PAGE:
TUESDAY, Nov. 6 (HealthDay News) -- Adults with painful osteoarthritis of the knee should turn to exercise -- aerobic, aquatic or strength training -- as a good nonsurgical way to ease their pain and improve their functioning, a new review suggests.
To reach this conclusion, Dr. Tatyana Shamliyan, a senior research associate at the University of Minnesota, and her colleagues reviewed 193 studies that were published between 1970 and 2012.
"Several guidelines recommend nondrug treatment, including exercise, electrical stimulation, tai chi and esthetics," Shamliyan said. Her team analyzed the evidence and came up with results that were sometimes at odds with those guidelines.
They looked at how the therapies affected pain, functioning and disability.
"Based on the analysis, we can't conclude sustained benefit with tai chi, manual therapy or massage, or transcutaneous electrical [nerve] stimulation," she said.
The electrical stimulation reduced pain, she found, for very short time periods, less than six weeks. Over time, the pain actually got worse, she noted.
The investigators found few physical therapy interventions worked to reduce pain or improve functioning or levels of disability.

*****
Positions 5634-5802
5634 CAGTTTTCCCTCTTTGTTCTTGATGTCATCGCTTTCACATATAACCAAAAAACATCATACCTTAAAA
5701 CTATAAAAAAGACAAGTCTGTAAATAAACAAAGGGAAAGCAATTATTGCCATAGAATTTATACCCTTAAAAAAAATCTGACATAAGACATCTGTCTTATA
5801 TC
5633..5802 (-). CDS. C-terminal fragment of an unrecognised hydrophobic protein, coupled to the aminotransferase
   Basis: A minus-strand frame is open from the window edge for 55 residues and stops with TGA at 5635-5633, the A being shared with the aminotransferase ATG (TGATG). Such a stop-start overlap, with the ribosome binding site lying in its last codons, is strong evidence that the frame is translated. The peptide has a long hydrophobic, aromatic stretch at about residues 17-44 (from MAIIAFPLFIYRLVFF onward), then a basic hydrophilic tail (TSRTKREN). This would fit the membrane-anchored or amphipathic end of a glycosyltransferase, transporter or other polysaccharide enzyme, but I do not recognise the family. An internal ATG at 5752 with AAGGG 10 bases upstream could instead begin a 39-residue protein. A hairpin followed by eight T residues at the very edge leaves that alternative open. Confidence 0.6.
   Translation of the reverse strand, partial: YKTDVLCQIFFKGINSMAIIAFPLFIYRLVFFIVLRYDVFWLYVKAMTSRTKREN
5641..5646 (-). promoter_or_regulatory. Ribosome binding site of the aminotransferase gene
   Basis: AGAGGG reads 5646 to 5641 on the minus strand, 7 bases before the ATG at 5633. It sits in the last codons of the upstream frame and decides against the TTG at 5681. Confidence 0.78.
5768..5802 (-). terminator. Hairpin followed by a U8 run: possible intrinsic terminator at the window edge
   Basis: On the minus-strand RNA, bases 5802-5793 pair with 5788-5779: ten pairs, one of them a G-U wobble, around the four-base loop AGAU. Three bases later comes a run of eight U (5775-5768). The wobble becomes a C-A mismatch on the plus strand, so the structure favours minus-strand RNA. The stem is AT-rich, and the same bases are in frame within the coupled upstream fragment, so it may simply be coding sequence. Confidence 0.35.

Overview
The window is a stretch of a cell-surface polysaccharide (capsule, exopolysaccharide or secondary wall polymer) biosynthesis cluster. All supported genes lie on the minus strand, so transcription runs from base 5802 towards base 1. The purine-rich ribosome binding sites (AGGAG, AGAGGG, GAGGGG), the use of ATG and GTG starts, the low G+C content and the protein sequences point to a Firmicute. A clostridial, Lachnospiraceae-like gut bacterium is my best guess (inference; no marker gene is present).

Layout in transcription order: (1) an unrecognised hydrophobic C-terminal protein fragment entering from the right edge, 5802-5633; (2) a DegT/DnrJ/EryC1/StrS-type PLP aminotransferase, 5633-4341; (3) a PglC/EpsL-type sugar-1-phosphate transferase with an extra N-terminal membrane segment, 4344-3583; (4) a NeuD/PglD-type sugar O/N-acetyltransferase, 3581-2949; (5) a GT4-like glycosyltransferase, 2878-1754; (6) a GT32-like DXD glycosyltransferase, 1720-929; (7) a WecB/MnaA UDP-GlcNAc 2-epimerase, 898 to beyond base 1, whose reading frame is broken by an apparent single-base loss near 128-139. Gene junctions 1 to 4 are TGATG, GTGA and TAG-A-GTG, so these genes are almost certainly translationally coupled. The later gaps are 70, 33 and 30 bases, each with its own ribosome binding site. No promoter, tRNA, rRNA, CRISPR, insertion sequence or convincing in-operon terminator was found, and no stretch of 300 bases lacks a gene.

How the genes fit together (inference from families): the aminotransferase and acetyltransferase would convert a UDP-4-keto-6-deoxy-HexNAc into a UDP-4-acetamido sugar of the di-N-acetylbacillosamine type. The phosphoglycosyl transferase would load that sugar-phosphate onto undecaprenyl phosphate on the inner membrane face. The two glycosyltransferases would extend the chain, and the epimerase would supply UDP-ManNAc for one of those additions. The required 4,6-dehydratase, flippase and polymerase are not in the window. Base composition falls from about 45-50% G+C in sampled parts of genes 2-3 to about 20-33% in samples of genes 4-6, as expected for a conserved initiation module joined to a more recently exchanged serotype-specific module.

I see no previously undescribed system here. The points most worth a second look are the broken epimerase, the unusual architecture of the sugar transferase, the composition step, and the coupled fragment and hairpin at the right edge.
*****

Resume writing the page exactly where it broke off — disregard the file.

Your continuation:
Shamliyan said it's important for those with knee pain from osteoarthritis -- the "wear-and-tear" form -- get a prescriptive exercise program of aerobics, aquatics or strength training from a physical therapist.
The research is published in the Nov. 6 issue of the Annals of Internal Medicine.
In the analysis, the researchers also found that perseverance counted. "We found some evidence that adherence, compliance with the exercise recommended was associated with better outcomes," she said.
However, the study authors did not find good evidence that more intense exercise was any better than moderate exercise.
The U.S. Agency for Healthcare Resea
All rights reserved